The CDU claims to make policy for "the middle of society. But who is that supposed to be? And is that still in keeping with the times?
The chancellor and her rhombus: "The middle." With a period. Without argument. Photo: Michael Kappeler/dpa
The center of society is a diffuse place. Finding it is not so easy, even geographically. The center of Germany is somewhere in southeastern Lower Saxony, eastern Hesse or western Thuringia – it’s hard to say. That’s because there are different cartographic representations of Germany, and it depends on how you include the islands or peninsulas in the North Sea and Baltic Sea in the calculation of the initial area.
Many places lay claim to the label "center of Germany". They all want to be in the middle. The center is beautiful. The center is important.
The situation is similar in politics, although fewer parties are throwing their hats into the ring. Only the CDU/CSU and the SPD have to fight over the center, although the CDU/CSU is more stringent in its center marketing: There she stands, the chancellor with her signature rhombus, in front of thin display walls with the inscription "Die Mitte." (The center), with a point, without argument.
And Angela Merkel isn’t the only one relying on this narrative. Most recently, Annegret Kramp-Karrenbauer said on "Anne Will," when discussing possible coalition efforts with the AfD at the state level, "The CDU is exactly where it belongs. In the center of society." That this does not mean the geographic center of Germany is clear. Everything else, however, is completely ambiguous.
Euphemism for morbid averageness
If it were a matter of the political center, the CDU’s claiming behavior could still be explained somehow. The political center may be ambiguous, but it is somewhere on the spectrum between left and right. It is questionable, however, what happens when the one-dimensional notion of a political spectrum from the left to everything in between to the right is no longer valid.
When political attitudes have become a three-dimensional mobile in which positions constantly have to be rebalanced depending on the other. Then the middle must also be flexible, more than the pole between the extremes.
CDU members repeatedly claim that it is not (only) about the political center, but about the center of society. But "the middle of society" is probably not much more than a euphemism for a miserable average. A self-perception that carries with it a claim of closeness and an everyday political mission that has not been examined for a long time.
In 2019, the CDU and SPD may seem to have fallen out of time. Neither can be a "people’s party" any longer, and that’s what it looks like at the moment. While one is becoming a laughing stock on the web, the other is chugging through the fog in search of a dual leadership without a compass.
The desirable place of the sensible
The state of the formerly tone-setting parties is reminiscent of traditional companies that have failed in the last decade to adapt to new needs of staff and life realities of potential customers. A casual glance through the blinds in front of the windows of the party headquarters still leads one to believe that everything out there is as it always was. Inside, after all, many things are still the same: the colleagues, the hierarchy, the fax machine.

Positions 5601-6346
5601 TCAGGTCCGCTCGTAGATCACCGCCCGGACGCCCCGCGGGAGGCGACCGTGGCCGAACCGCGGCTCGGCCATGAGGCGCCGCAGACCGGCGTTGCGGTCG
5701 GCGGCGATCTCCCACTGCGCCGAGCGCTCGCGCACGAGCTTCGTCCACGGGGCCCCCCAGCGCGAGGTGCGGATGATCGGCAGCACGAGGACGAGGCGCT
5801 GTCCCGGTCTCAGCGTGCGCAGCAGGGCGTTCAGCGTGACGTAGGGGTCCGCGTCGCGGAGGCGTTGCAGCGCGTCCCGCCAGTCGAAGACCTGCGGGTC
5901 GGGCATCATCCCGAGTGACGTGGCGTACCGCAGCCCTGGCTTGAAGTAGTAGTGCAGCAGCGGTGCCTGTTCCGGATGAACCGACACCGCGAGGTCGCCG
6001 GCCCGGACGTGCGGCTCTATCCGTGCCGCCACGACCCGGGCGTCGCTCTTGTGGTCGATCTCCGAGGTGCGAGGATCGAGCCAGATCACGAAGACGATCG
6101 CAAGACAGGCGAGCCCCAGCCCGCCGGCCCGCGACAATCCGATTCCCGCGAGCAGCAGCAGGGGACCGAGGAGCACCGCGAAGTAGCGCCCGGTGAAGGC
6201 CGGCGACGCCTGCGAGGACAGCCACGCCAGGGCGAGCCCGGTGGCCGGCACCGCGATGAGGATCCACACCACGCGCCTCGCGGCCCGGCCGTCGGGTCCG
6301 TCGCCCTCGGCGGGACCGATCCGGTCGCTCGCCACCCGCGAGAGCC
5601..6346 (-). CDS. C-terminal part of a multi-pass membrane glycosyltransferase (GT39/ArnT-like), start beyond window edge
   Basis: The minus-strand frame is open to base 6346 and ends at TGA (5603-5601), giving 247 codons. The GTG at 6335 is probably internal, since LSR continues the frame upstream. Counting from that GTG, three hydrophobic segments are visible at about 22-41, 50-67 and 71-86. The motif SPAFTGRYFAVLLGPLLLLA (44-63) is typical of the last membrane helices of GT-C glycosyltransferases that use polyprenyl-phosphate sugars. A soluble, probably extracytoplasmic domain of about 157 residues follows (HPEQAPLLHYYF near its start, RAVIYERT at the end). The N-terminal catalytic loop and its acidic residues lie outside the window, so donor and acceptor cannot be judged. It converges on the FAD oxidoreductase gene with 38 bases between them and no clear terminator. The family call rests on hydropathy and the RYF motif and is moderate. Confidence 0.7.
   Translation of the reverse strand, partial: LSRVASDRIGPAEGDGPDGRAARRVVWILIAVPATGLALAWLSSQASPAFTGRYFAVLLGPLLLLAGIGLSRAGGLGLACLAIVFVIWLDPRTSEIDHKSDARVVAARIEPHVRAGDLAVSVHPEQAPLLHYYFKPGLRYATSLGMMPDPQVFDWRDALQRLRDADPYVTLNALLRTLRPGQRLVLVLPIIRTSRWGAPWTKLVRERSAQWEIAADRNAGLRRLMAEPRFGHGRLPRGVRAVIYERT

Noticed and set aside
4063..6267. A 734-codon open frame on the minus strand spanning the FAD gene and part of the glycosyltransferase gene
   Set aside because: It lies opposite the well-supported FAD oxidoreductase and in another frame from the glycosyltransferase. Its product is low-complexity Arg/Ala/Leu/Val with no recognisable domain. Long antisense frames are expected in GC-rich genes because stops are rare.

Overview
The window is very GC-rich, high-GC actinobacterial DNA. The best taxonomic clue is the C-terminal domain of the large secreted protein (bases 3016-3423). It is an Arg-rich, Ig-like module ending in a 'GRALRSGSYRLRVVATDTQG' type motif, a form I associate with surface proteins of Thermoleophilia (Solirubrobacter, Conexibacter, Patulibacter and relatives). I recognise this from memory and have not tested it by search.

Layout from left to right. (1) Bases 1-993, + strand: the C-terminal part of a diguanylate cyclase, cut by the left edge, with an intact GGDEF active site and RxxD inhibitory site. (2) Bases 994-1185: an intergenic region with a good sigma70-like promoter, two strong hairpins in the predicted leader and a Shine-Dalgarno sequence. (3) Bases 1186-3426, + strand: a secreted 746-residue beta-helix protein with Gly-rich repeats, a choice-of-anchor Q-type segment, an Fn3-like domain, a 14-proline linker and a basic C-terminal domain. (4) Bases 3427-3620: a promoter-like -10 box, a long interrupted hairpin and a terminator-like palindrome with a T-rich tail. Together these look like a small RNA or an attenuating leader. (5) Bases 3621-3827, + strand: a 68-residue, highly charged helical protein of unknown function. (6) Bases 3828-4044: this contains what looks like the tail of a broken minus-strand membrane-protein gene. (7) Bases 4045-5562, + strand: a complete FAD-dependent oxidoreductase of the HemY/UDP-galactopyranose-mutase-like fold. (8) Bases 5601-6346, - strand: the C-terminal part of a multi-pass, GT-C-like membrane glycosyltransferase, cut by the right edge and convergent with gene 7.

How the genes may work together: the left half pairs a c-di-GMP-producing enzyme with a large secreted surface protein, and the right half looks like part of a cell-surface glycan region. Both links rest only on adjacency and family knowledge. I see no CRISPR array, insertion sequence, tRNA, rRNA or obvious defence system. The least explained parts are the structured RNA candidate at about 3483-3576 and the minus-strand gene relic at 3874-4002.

The center is also the feel-good place to which people with sufficient privileges like to retreat.
The center is the desirable place for the sensible. It stands for something primordial: for shades of gray, for differentiation, prudence, compromise. In the middle, people are aware of earthly cruelties and social upheavals. We look on in shock when there is another war somewhere. You shake your head when Donald Trump says something stupid. We observe and analyze because we can afford to keep our distance.
The center is also the feel-good place to which people with sufficient privilege like to retreat in order to be able to fade in and out of the margins at will. Where compromise may pinch briefly, but doesn’t really hurt. But the problem is: Questions are increasingly being asked whose answer can only be a lack of compromise if they are to be tackled seriously.
The widening gap between rich and poor, the pressing challenges of an aging society, the threatening effects of the climate crisis, and the attacks on this society by right-wing perpetrators of violence that have been pushed aside for too long are just a few examples. The CDU, the "party of the middle," has no uncompromising answers to these questions. Is it because it is afraid of alienating at least half of its voters?
Who belongs to it, who is being addressed?
The center of society should be a safe place for everyone. Many Union politicians convey the opposite with their words. Annegret Kramp-Karrenbauer said at the Political Ash Wednesday that toilets for the third sex are for "men who don’t yet know whether they can stand when they pee or whether they have to sit.
And the former president of the Office for the Protection of the Constitution, Hans-Georg Maaben, a member of the CDU, in a speech to the Union of Values, which describes itself as conservative, touts that he "did not join the CDU thirty years ago so that 1.8 million Arabs would come to Germany today." Aha. Is that how the middle of society thinks?
Sure, they might. And with this insight, it finally becomes clear what one must ask first in the search for the middle. Namely, society itself. Who is this society that CDU members want to be in the middle of? Who belongs to it, who is addressed, who is heard and for whom are jokes made at the expense of others?
A party that claims to represent the middle is worth questioning. Because the battle for the center is always about interpretive sovereignty and power. And then it behaves surprisingly similar to the geographical center: It makes a difference who measures.